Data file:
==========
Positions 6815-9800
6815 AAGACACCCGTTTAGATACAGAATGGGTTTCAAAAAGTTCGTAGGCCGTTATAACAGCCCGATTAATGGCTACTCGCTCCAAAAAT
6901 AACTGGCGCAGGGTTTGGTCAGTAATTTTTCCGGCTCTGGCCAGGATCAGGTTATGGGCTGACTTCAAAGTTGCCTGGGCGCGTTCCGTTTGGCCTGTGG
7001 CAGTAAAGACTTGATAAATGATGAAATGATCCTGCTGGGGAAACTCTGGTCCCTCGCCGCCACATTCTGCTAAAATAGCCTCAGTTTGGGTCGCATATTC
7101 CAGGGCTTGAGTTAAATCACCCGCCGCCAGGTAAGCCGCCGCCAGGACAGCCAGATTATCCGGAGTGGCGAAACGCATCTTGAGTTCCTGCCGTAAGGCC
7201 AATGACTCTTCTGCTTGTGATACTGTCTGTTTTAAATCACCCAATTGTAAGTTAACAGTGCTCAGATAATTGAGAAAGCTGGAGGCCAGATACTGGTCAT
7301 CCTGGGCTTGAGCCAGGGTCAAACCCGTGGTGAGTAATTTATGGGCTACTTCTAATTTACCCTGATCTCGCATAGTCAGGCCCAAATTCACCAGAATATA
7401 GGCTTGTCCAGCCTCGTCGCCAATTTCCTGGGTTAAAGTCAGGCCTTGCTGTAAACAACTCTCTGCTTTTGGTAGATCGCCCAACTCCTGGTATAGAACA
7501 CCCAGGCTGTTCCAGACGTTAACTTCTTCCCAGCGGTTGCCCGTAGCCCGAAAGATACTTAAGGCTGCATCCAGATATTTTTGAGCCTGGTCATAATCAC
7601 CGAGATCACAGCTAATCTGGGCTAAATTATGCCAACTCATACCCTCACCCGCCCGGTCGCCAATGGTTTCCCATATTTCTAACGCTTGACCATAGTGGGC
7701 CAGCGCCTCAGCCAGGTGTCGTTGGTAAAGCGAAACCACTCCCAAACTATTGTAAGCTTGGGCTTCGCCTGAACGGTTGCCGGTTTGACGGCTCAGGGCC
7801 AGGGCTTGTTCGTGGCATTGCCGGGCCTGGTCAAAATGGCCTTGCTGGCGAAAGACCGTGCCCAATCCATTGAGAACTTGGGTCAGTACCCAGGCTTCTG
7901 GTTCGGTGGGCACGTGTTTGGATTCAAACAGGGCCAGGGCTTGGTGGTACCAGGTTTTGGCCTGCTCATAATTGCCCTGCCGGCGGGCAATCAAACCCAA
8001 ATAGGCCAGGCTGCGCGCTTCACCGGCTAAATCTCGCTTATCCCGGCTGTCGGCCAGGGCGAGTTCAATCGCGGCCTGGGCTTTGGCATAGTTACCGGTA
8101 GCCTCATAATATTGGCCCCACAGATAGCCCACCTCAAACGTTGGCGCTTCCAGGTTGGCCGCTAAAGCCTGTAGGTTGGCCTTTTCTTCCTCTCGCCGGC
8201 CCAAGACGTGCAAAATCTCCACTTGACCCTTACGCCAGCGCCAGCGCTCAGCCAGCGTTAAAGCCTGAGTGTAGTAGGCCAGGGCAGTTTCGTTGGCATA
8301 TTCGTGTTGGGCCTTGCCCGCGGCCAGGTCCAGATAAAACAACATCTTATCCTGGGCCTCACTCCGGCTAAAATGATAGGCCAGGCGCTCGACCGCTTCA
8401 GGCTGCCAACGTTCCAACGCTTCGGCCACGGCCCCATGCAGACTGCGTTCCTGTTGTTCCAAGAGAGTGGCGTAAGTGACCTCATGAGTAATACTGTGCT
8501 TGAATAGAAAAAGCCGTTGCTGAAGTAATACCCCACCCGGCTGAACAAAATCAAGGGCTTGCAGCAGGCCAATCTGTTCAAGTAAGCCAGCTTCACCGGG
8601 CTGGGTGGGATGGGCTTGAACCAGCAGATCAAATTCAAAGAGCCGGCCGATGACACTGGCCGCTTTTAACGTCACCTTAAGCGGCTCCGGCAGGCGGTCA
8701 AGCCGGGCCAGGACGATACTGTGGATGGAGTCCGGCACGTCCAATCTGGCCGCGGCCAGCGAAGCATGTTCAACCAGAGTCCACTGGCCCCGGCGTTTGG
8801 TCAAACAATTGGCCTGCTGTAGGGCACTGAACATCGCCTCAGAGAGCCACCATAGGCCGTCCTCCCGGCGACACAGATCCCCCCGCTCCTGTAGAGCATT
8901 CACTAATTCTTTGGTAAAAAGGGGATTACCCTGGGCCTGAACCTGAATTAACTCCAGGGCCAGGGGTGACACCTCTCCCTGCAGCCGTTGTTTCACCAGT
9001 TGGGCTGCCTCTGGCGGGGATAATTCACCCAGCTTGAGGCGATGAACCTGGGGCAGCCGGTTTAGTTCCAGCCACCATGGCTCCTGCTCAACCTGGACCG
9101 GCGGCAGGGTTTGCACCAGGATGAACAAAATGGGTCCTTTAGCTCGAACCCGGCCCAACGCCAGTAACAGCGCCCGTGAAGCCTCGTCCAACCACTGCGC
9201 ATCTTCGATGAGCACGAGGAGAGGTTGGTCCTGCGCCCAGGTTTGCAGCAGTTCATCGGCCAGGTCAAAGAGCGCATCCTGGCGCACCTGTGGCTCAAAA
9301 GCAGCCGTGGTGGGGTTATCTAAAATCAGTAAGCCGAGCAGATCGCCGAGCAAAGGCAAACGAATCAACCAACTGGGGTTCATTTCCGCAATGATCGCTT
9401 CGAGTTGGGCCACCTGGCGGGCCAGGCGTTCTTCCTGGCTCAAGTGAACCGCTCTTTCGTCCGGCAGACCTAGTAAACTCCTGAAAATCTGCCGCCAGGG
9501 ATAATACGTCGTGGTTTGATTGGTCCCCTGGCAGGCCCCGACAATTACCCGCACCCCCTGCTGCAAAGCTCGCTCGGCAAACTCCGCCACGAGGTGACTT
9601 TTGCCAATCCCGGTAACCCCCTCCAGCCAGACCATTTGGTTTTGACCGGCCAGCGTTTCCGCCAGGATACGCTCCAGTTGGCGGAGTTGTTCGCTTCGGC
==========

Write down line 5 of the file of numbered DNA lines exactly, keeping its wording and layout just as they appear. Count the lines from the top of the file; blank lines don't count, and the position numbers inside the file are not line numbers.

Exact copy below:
7101 CAGGGCTTGAGTTAAATCACCCGCCGCCAGGTAAGCCGCCGCCAGGACAGCCAGATTATCCGGAGTGGCGAAACGCATCTTGAGTTCCTGCCGTAAGGCC